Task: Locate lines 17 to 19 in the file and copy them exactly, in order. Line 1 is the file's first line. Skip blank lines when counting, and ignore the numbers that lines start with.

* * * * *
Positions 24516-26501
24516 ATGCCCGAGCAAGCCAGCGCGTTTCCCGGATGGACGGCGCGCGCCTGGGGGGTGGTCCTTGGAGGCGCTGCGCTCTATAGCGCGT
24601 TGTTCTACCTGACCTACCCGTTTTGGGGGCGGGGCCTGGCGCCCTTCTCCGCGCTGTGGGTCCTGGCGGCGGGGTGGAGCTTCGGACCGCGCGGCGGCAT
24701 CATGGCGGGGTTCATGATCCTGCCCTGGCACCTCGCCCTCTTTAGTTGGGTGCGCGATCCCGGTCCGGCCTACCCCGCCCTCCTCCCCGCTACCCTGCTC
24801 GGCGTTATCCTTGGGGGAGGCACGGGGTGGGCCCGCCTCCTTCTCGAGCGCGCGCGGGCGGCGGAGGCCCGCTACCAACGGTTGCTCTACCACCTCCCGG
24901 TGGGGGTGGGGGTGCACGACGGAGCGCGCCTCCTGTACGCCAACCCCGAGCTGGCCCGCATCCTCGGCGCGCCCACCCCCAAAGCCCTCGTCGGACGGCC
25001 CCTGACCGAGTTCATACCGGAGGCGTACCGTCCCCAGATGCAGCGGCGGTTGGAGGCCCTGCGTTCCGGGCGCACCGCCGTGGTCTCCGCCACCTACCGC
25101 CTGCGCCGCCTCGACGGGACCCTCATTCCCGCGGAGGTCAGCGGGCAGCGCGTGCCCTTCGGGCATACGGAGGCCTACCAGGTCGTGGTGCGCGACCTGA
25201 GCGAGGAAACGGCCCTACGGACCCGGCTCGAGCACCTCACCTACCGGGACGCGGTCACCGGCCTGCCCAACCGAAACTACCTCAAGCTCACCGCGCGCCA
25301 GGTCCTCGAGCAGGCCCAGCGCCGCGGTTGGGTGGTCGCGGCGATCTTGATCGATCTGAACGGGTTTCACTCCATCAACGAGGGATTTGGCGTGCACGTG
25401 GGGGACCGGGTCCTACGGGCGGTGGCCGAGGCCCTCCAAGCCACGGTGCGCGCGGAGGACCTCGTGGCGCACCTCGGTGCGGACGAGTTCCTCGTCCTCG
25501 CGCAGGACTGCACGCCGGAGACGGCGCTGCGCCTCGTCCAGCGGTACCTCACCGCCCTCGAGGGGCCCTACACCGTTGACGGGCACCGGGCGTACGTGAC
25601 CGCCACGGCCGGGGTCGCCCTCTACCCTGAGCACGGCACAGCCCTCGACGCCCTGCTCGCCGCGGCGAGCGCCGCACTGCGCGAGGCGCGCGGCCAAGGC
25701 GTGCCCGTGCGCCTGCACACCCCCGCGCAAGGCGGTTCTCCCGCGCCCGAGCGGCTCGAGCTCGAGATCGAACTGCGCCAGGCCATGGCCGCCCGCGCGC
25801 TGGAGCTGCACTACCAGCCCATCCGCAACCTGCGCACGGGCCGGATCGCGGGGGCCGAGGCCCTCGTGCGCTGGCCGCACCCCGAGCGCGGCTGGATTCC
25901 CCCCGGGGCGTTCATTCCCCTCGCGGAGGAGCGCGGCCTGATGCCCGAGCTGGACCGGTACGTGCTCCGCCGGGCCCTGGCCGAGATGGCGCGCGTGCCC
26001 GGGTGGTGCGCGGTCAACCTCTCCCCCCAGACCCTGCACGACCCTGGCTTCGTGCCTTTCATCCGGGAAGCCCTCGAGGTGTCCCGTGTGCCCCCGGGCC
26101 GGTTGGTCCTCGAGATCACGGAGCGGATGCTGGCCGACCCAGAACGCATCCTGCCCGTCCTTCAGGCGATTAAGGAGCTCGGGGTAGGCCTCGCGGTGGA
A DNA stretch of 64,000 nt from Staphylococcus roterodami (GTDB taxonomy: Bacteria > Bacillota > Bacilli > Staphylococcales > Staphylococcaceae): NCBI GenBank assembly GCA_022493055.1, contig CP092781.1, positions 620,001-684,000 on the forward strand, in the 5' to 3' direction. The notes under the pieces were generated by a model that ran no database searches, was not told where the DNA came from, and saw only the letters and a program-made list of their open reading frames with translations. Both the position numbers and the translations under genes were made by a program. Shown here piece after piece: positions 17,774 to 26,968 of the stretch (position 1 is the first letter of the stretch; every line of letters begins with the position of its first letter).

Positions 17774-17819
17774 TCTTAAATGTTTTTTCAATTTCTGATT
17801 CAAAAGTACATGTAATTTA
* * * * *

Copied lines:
26001 GGGTGGTGCGCGGTCAACCTCTCCCCCCAGACCCTGCACGACCCTGGCTTCGTGCCTTTCATCCGGGAAGCCCTCGAGGTGTCCCGTGTGCCCCCGGGCC
26101 GGTTGGTCCTCGAGATCACGGAGCGGATGCTGGCCGACCCAGAACGCATCCTGCCCGTCCTTCAGGCGATTAAGGAGCTCGGGGTAGGCCTCGCGGTGGA
A DNA stretch of 64,000 nt from Staphylococcus roterodami (GTDB taxonomy: Bacteria > Bacillota > Bacilli > Staphylococcales > Staphylococcaceae): NCBI GenBank assembly GCA_022493055.1, contig CP092781.1, positions 620,001-684,000 on the forward strand, in the 5' to 3' direction. The notes under the pieces were generated by a model that ran no database searches, was not told where the DNA came from, and saw only the letters and a program-made list of their open reading frames with translations. Both the position numbers and the translations under genes were made by a program. Shown here piece after piece: positions 17,774 to 26,968 of the stretch (position 1 is the first letter of the stretch; every line of letters begins with the position of its first letter).